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101 Things I Learned in Film School Hardcover – May 20, 2010

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Editorial Reviews

About the Author

Neil Landau's credits include writing and producing for Universal Pictures, Disney, Columbia Pictures, and 20th Century Fox. He is the screenwriter of the teen comedy "Don't Tell Mom the Babysitter's Dead" and has worked on such diverse projects as "Melrose Place," "Doogie Howser MD," and MTV's "Undressed." He recently completed his second book, The Screenwriter's Roadmap (Focal Press, 2012). He teaches at the University of Southern California School of Cinematic Arts.

Matthew Frederick is an architect, urban designer, and the creator of the 101 THINGS I LEARNED® book series. He has taught architecture, urban design, and urban planning at a number of colleges and universities. He lives in Hudson, New York.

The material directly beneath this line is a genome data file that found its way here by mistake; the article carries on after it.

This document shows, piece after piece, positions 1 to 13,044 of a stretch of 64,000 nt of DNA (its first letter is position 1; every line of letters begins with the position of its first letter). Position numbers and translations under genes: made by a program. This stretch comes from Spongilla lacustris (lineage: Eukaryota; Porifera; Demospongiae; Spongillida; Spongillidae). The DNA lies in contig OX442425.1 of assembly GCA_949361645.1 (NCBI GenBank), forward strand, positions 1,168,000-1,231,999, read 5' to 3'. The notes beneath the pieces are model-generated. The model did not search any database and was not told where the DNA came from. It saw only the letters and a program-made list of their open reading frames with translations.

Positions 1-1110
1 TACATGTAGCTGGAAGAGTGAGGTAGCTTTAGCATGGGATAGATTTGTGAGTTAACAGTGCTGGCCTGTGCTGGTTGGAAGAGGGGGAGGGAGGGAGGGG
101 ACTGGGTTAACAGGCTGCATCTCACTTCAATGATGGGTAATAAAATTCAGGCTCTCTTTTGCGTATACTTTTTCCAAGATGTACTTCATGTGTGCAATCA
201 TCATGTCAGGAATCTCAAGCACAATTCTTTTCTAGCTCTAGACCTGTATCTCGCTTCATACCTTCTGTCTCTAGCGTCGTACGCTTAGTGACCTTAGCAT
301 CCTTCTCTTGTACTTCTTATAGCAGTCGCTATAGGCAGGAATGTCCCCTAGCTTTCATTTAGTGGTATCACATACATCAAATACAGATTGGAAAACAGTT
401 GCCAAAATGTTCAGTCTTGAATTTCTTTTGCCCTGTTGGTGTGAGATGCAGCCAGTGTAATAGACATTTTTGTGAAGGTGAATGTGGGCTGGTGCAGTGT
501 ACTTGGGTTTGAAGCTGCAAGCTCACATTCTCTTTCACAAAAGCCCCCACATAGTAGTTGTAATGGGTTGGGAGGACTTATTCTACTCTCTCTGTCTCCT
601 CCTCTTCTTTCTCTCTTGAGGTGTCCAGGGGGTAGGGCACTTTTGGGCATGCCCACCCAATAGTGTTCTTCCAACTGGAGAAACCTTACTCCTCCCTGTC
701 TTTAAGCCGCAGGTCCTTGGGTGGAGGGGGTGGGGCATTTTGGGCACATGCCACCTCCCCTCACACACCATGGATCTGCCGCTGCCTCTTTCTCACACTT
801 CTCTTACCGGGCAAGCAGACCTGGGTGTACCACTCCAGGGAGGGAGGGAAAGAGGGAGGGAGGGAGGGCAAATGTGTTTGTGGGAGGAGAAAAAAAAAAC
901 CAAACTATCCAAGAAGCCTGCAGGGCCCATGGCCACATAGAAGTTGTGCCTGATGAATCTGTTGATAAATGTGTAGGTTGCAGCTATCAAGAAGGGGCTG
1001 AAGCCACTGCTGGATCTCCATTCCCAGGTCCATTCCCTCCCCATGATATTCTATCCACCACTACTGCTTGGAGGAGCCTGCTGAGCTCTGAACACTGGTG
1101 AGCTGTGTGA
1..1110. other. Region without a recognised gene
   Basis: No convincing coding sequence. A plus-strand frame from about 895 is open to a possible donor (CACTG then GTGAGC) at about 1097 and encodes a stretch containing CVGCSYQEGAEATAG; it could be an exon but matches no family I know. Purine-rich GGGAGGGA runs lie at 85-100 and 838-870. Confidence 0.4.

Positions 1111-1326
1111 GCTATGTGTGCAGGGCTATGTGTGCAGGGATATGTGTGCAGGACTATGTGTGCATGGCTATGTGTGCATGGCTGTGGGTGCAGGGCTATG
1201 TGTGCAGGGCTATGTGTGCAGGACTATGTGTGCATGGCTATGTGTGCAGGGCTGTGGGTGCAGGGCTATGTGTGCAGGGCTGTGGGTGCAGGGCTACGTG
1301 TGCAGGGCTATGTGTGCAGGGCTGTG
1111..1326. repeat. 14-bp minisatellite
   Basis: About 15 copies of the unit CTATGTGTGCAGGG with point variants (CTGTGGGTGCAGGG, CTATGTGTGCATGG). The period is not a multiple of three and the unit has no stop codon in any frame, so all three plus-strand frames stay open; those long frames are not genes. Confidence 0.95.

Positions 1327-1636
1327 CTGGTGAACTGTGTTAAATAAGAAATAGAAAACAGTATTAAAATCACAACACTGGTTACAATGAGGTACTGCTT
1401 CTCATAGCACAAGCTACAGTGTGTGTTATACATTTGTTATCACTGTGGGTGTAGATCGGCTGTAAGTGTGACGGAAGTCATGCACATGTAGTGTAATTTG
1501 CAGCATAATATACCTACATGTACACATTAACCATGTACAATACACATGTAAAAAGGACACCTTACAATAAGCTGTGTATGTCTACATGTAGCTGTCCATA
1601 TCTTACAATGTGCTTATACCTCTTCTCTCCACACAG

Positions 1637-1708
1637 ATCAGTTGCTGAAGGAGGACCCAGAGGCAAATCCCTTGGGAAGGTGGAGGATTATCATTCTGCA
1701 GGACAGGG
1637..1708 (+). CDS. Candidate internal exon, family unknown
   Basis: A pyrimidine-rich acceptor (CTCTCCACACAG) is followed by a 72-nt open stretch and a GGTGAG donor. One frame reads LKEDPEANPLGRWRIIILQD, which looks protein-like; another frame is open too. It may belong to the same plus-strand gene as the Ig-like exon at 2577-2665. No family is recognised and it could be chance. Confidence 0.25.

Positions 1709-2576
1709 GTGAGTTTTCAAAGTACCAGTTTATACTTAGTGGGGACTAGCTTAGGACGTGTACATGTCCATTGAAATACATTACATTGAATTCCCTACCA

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Product Details

  • Series: 101 Things I Learned
  • Hardcover: 212 pages
  • Publisher: Grand Central Publishing; 1 edition (May 20, 2010)
  • Language: English
  • ISBN-10: 0446550272
  • ISBN-13: 978-0446550277
  • Product Dimensions: 7.2 x 1 x 5.2 inches
  • Shipping Weight: 13.6 ounces (View shipping rates and policies)
  • Average Customer Review: 4.6 out of 5 stars  See all reviews (29 customer reviews)
  • Amazon Best Sellers Rank: #48,740 in Books (See Top 100 in Books)

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Customer Reviews

Most Helpful Customer Reviews

7 of 9 people found the following review helpful By S. Ward on May 21, 2010
Format: Hardcover
Film making is essentially storytelling, and as a writing teacher and avid reader, it's always fascinated me. I have been wanting to learn more about this storytelling process, and about the nuts and bolts of movie-making -- including scriptwriting, camera angles, and editing -- in a way that's relatively quick and accessible. This little book was perfect for me. It's deceptively straightforward and simple but rich with information. It helped me grasp the process of film-making, which Neil Landau described as both "painstakingly deliberate and fortuitously experimental." I am excited about looking for some of techniques he described next time I watch an excellent movie.